In emergencies, Americans turn to social media for info

When disasters occur, Americans turn to social media, online news outlets and mobile technology in general to seek and share information, according to the American Red Cross.

Perhaps the next Public Service Announcements should be through Twitter.

A pair of new surveys from the American Red Cross conclude that when disasters occur, Americans turn to social media, online news outlets and mobile technology in general to seek and share information.

In the surveys, one conducted by telephone and a second conducted online, the vast majority of respondents said they believe response organizations should be monitoring social media during disasters and responding to queries through these channels.

"During the record-breaking 2011 spring storm season, people across America alerted the Red Cross to their needs via Facebook," said American Red Cross social strategy director Wendy Harman in a statement. "We also used Twitter to connect [with] thousands of people seeking comfort and safety information."

Some highlights from the surveys:

  • TV and local radio remain the kings of emergency information, but the Internet follows closely behind, with 18 percent of participants using Facebook for the purpose.
  • There's no single channel of preference: Facebook, Twitter, SMS/text messages, online news sites and smartphone apps were all used.
  • Still, the general population "tended to be more reliant on traditional media and non-social websites" in times of emergency, turning to local news outlets, government agencies or utility companies.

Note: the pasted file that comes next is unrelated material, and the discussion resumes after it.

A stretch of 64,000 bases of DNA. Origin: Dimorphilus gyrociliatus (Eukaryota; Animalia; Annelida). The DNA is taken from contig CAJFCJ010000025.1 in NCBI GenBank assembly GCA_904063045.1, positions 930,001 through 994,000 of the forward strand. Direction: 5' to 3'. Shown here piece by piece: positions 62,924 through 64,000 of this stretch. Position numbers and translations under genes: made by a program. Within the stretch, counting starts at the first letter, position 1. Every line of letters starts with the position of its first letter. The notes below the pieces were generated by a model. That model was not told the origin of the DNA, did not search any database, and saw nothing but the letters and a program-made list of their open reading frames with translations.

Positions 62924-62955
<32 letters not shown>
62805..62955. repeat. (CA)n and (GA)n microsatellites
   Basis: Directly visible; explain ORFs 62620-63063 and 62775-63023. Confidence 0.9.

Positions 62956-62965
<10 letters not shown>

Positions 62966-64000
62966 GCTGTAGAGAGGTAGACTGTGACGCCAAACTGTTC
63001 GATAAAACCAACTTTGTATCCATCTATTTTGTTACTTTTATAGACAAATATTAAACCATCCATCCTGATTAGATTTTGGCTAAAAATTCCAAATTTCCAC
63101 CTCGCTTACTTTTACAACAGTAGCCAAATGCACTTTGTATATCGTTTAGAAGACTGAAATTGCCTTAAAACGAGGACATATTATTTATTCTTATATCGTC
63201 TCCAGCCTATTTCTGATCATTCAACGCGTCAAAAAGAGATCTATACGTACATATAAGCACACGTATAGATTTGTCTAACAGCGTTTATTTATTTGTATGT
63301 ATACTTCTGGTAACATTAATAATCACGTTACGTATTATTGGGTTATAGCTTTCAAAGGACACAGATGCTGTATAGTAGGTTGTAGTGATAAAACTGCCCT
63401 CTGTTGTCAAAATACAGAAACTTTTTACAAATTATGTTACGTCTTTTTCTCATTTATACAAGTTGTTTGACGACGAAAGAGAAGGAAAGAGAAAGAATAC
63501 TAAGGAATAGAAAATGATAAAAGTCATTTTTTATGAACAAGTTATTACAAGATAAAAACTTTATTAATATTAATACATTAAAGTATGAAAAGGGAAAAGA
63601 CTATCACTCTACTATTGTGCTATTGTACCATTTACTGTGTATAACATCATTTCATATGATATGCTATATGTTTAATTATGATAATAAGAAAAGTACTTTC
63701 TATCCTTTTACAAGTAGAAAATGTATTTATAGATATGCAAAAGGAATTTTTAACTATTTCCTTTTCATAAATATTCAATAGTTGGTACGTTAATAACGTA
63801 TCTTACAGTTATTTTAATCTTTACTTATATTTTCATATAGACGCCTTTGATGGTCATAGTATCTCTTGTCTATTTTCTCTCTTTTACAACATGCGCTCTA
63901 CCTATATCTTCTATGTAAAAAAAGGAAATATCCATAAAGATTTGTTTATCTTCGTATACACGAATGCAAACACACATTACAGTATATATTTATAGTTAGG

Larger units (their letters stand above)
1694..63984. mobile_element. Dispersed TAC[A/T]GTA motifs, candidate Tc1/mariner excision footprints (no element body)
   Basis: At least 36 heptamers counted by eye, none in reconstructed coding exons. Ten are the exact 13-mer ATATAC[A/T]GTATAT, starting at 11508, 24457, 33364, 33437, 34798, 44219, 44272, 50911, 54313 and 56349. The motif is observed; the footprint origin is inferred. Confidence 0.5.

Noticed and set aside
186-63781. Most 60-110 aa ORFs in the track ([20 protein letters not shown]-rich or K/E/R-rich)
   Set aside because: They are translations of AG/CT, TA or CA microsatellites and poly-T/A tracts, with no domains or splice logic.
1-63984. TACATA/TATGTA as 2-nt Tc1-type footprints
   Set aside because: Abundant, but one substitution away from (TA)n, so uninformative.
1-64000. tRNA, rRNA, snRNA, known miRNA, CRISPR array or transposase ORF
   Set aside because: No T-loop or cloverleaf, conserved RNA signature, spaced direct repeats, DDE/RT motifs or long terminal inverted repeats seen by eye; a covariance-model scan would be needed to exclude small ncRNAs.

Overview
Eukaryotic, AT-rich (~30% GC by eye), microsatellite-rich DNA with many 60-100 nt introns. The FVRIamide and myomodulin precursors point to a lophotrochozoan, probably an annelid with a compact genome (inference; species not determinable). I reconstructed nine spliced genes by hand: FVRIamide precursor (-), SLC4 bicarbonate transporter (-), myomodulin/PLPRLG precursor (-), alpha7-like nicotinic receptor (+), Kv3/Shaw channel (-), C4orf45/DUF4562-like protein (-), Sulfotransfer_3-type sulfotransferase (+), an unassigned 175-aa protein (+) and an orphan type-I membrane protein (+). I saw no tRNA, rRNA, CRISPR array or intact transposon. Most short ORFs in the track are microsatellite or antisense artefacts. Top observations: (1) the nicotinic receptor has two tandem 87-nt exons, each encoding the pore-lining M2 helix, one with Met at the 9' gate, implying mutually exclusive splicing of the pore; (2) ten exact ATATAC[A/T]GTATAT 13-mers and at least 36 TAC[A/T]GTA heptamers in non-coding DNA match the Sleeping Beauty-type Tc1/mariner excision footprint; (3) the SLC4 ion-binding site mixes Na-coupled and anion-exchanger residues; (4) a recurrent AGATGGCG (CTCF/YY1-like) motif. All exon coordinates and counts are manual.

• 24 percent of the general population said they would use social media to let loved ones know they are safe.
  • 80 percent of the general population believe that national emergency response organizations should regularly monitor social media sites in order to respond promptly.
  • Women and households with children are more likely to use social media channels.
  • For those who said they would post a request for help through social media, 35 percent of the general population said they would expect help to arrive in less than one hour.

The surveys polled 1,011 telephone respondents (representing the general population) and 1,046 online respondents (selected from those interested in completing online surveys).

The good news? Organizations can now confirm that a large portion of constituents are using online services for emergency purposes. The bad? It takes a lot of resources to address this fragmented, no longer "broadcast" landscape.

Here's the entire report:

SURVEY DATA: Social Media in Emergencies 2011

This post was originally published on Smartplanet.com

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